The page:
The Cornered Cat
The cost of training

The cost of quality, professional firearms training can be a significant problem for some people… something I know personally all too well.

When I first started shooting more than a dozen years ago, my husband and I had five young children at home, and our family lived entirely on my husband’s low-end salary. Not an easy life, just the one we deliberately chose in order to rear our own homegrown children. Neither time nor money were easy to come by in those years, but when I decided to keep a defensive handgun on my hip, I made the decision to do whatever it took to get good training. A family friend purchased my first class for me, as a gift and as an encouragement. Bless him!

After that, I worked my tail off to learn as much as I could possibly manage, despite our financial circumstances. I scrounged and I wheeled and dealed and I just plain worked at finding ways to do it. I owe a deep and abiding debt to the friends who worked out three-cornered barter deals with me to get me into classes. I sorted and recycled brass, worked grungy weekend jobs, traded babysitting with friends (since I had five and most have two, those swaps always took far more of my time than a straight across swap could have done). To save money on ammunition, I learned to reload even though I hate reloading. I volunteered as an RO so that I could be the fly on the wall in other people’s classes. I started writing articles for magazines so that I could beg for comp-spots in classes that weren’t quite filled. Then I turned around and used my “spare time” (hah!) to volunteer and help train others so I could pay my karmic debts as well as my personal debts of gratitude. And I remain very, very grateful to several specific people who saw my plight and took pity on me and helped me learn what I needed to learn.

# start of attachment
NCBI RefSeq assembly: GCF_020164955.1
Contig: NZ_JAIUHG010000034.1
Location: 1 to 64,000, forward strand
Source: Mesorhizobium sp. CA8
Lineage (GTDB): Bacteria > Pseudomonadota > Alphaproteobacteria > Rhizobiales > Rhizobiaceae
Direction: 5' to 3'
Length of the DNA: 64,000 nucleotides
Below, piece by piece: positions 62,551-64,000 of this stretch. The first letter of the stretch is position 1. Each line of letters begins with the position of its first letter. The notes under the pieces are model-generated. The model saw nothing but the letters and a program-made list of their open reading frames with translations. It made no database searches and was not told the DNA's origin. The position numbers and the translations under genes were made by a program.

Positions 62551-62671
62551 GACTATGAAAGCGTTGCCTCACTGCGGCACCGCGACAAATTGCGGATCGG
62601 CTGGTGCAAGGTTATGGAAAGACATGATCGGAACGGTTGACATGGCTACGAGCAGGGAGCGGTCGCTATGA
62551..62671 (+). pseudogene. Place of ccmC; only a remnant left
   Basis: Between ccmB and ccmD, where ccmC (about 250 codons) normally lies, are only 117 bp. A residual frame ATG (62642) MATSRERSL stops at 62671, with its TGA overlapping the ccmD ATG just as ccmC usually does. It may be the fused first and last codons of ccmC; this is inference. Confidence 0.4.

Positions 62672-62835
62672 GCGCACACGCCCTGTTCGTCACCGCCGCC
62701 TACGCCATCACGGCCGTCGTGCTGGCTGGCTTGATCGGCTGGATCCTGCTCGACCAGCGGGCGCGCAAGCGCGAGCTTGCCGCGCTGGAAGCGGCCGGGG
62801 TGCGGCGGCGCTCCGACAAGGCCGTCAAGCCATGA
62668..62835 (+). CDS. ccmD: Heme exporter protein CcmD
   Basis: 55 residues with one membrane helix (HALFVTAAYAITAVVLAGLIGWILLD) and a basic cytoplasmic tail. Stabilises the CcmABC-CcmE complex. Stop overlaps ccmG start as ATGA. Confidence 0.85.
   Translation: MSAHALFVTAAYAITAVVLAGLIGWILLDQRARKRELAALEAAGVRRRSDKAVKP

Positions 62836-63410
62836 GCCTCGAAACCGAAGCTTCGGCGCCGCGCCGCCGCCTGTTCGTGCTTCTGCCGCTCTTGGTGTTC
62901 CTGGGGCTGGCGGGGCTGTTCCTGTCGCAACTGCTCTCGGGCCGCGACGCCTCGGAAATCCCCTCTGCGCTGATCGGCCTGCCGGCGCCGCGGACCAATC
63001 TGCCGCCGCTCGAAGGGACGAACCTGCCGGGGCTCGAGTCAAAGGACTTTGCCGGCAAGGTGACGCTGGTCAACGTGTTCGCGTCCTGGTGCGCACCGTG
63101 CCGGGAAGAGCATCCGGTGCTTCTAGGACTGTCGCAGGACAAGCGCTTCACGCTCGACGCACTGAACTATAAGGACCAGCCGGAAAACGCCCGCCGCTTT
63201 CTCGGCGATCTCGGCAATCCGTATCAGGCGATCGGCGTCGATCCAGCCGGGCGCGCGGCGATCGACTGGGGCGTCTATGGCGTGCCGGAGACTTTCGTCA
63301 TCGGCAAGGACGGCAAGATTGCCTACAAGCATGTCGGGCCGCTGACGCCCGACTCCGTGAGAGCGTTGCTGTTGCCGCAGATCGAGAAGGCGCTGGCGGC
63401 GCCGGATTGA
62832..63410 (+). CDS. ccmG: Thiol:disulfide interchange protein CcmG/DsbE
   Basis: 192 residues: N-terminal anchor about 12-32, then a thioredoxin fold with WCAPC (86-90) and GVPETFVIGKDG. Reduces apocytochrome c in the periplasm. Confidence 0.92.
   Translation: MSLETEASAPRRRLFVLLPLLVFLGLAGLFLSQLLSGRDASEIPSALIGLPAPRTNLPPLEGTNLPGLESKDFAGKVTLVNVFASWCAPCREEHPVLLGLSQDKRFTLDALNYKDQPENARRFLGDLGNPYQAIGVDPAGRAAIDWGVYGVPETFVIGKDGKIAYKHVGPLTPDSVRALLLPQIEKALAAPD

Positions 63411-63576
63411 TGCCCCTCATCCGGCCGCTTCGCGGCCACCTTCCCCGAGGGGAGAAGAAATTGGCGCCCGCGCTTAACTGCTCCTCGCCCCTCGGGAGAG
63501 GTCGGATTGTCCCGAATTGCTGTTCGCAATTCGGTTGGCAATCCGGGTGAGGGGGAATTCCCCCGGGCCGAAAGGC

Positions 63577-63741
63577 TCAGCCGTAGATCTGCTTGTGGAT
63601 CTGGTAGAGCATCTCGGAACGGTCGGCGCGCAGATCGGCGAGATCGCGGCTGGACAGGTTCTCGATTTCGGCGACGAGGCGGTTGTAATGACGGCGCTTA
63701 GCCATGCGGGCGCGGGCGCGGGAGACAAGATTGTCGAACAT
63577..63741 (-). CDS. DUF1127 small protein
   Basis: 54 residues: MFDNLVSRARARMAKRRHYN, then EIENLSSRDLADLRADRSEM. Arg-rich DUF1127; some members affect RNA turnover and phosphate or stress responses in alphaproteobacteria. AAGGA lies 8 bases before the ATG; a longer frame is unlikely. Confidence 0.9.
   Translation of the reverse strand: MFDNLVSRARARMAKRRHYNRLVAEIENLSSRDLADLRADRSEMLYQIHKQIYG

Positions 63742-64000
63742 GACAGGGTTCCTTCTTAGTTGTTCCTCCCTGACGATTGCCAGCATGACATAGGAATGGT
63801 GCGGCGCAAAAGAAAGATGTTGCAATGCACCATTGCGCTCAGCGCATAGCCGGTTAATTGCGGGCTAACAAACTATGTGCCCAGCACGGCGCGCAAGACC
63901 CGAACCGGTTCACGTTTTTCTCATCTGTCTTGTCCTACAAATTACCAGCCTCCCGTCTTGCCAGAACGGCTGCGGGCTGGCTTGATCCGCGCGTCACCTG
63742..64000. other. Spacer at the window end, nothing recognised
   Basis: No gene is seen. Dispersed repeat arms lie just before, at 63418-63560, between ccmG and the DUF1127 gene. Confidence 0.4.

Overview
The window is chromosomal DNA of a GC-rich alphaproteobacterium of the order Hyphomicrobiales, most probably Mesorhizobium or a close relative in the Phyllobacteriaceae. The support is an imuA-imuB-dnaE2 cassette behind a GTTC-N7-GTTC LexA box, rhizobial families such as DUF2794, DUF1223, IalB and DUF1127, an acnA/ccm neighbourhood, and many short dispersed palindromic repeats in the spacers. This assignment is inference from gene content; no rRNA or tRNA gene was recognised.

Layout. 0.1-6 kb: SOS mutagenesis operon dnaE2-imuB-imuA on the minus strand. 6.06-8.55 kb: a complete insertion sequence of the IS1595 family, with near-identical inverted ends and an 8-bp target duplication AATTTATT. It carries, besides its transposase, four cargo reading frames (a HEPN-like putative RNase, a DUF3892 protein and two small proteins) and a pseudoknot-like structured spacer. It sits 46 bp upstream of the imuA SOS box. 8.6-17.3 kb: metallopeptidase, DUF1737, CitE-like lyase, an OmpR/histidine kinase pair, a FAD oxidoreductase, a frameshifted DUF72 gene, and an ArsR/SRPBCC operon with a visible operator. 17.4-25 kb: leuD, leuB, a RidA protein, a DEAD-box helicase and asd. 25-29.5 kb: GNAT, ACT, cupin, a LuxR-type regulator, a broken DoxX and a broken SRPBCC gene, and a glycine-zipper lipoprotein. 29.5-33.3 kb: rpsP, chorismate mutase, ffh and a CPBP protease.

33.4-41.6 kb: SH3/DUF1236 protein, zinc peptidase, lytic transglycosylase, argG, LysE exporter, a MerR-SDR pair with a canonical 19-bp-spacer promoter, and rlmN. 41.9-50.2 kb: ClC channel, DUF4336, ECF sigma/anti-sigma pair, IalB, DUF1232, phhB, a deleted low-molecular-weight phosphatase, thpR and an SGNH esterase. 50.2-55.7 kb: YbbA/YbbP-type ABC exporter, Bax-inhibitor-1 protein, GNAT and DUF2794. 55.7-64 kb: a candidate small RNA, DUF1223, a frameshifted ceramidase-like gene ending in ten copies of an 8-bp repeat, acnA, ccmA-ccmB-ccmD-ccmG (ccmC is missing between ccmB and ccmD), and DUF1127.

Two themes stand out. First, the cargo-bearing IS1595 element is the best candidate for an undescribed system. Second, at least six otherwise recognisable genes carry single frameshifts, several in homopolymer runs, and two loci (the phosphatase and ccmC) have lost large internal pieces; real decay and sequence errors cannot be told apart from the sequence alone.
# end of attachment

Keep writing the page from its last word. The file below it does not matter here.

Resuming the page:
Gun people are some of the best, most generous people in the world. If I state this more strongly than others might, it’s because I have more reason to know it than others do.

All of the above means that I do understand how hard it is to get training when you’re broke. I know something about not being able to buy classes outright, and having to get there “creatively.” I know about having to make hard choices and I know about the guilt that goes with making those choices. I know about being crunched for time and not having the resources you’d like to have in order to get the training you think you need. I know how embarrassing it can be to ask friends for ideas, and I know how eagerly good people will help when they see that you’re serious.

Finally, because I have had such depressingly thorough experience at being broke, I can tell you this much with brutal honesty: If something is important to you, you can find a way to do it, no matter how broke you are. If it’s not, you can always find an excuse not to.

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